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Adoption of kid brother was best move for my family

Extend helping and nurturing hand to others

Zipho and her bestie Lotanang take a stroll around the yard in 2020.
Zipho and her bestie Lotanang take a stroll around the yard in 2020.
Image: Supplied


Do you know adoption is in your mother tongue?

In the context of children and family.

I had to think for a minute, asking myself aloud “what is to adopt in isiXhosa? What does it mean? What does the act of adoption even entail?” I considered adoption as the act of ukwamkela ( the act of welcoming, embracing and nurturing). Adoption is the act of ukwamkela umntwana... my English to isiXhosa dictionary validates my interpretation.

Many don’t know this. November is world adoption month. Before my family engaged in the legal adoption of my youngest brother Lotanang, 7, I didn’t know much about world adoption month.

At the start of this journey, circa 2015, I was 23 towards the end of my honours degree. I remember being at an academic crossroads with two choices. Do I stay at Rhodes University and do a master’s by full thesis or pursue an MA in research psychology with course work and a half thesis?

I sought my father’s counsel. He said “come home so we can talk”. I remember being elated because I was going home. I travelled from the Eastern Cape to Gauteng by bus.

Going home was always so anti-climactic. Picture this: the Beyoncé of the family arrives, parents are at work, younger brother Phetolo, known fondly as Lolo, at school. No welcome party, no one took leave, nothing! I forgave them though.

My parents had a discussion with Lolo and I about their wishes to adopt. It was important to them that we knew that this wasn’t a fina decision, rather an opportunity for us to share our thoughts and feelings. I appreciated that because I thoroughly enjoy being heard.

I gave them the green light, reminding them of our familial ethos that supports fostering, adopting and nurturing children. My eldest rakgadi (aunt) Maphutha and husband Ntsie Maphike had set an example by fostering many children. It is a trait I am certain they picked up from my grandparents Nic and Jerminah.

I think it is normative African behaviour to nurture and raise children that are not biologically yours. My maternal grandmother, for example, has raised and nurtured her siblings’ children and grandchildren. I know so many families that undergo non-formalised state adoption by simply nurturing children around them and in their communities. The parent-child relationship is hardly confined to biological relations in African culture.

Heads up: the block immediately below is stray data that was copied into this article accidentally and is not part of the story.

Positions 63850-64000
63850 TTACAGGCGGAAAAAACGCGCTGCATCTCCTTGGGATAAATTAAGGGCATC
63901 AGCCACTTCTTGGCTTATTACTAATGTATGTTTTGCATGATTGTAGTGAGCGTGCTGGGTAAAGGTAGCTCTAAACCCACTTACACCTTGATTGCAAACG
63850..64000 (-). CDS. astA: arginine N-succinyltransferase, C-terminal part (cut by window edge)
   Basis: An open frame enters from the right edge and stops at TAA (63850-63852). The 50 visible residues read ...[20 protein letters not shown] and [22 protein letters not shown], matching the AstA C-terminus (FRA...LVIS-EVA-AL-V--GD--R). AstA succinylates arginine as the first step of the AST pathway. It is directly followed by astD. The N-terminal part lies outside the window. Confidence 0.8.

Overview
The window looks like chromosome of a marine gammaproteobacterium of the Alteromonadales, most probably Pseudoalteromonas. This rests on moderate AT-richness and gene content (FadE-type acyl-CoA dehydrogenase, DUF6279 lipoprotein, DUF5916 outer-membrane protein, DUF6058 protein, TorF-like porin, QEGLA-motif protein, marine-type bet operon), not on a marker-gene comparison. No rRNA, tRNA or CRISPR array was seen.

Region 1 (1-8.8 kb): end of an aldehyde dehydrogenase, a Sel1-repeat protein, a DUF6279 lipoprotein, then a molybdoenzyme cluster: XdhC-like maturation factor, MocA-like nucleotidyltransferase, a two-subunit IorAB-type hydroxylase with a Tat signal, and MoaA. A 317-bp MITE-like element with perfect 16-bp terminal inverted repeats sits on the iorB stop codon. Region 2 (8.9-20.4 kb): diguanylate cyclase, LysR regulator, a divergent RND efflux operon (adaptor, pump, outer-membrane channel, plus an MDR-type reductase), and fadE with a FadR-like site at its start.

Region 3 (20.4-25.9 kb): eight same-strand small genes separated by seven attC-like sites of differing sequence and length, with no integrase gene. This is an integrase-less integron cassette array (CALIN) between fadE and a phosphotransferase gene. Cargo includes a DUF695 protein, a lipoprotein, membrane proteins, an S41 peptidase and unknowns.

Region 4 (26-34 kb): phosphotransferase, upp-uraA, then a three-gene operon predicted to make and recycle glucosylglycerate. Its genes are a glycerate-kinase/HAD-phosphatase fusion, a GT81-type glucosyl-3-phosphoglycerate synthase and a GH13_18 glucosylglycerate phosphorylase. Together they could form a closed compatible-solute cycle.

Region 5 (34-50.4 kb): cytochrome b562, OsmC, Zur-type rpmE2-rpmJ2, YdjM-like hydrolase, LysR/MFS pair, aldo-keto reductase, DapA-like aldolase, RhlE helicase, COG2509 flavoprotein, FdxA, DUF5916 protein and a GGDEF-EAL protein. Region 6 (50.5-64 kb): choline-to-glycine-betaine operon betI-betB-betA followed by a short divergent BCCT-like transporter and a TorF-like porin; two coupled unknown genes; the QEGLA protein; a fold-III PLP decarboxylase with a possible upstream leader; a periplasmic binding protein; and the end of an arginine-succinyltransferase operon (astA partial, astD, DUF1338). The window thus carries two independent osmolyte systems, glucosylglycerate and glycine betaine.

Baby Lotanang, proud parents Sholto and Thabitha Dolamo, the writer Zipho and younger brother Phetolo picking up the new family member at Angels Baby Sanctuary in 2016.
Baby Lotanang, proud parents Sholto and Thabitha Dolamo, the writer Zipho and younger brother Phetolo picking up the new family member at Angels Baby Sanctuary in 2016.
Image: Supplied

Lolo also gave them the nod and we joked about the oddity of having a 23-year-old first born, a 10-year-old middle child and newborn. We all went to bed happy that night, unlike the evenings my dad would tutor me maths and physics (screams in eternal trauma).

Nearly a year after that conversation, having settled into my MA by full thesis journey, I travelled home again. This time to meet the newest member of my family. I remember having a pit in my stomach and being uninterested suddenly – I think I was just anxious.

We made the trip to Angels Baby Sanctuary, an organisation in Joburg that provides safe homes for abandoned babies. I remember I had my headphones on, listening to Bonobo’s The North Borders album in attempts to calm my nerves. We arrived and were greeted by the friendly staff who took us to the nursery. There must have been eight or so newborn babies there that day, all so little and beautiful.

I turned to the social worker and asked if they had secured safe family homes for them. My heart sank into a deep sadness – I can’t even remember what she said to me. The next thing I remember was holding my baby brother – we call him Fufi now. He was the most beautiful and precious baby ever. It was love at first sight.

I remember whispering to him, introducing myself as his big sister. He became an instant bestie. He is such a light, the most vibrant and interactive child ever – somewhat of a celebrity in our community. For a little while the most interesting thing to me was that I had a toddler bestie with whom I’d make snapchat videos. My friends Asande and Soso would be on my case for videos of him, while he bops to 21 Savage’s No Heart. I was and always have been in my trap era.

My parents’ decision to adopt a baby was one of the better move they’ve made in my adult life. It has made us, my brothers and I, more mindful that it our duty to extend a helping and nurturing hand to others . 


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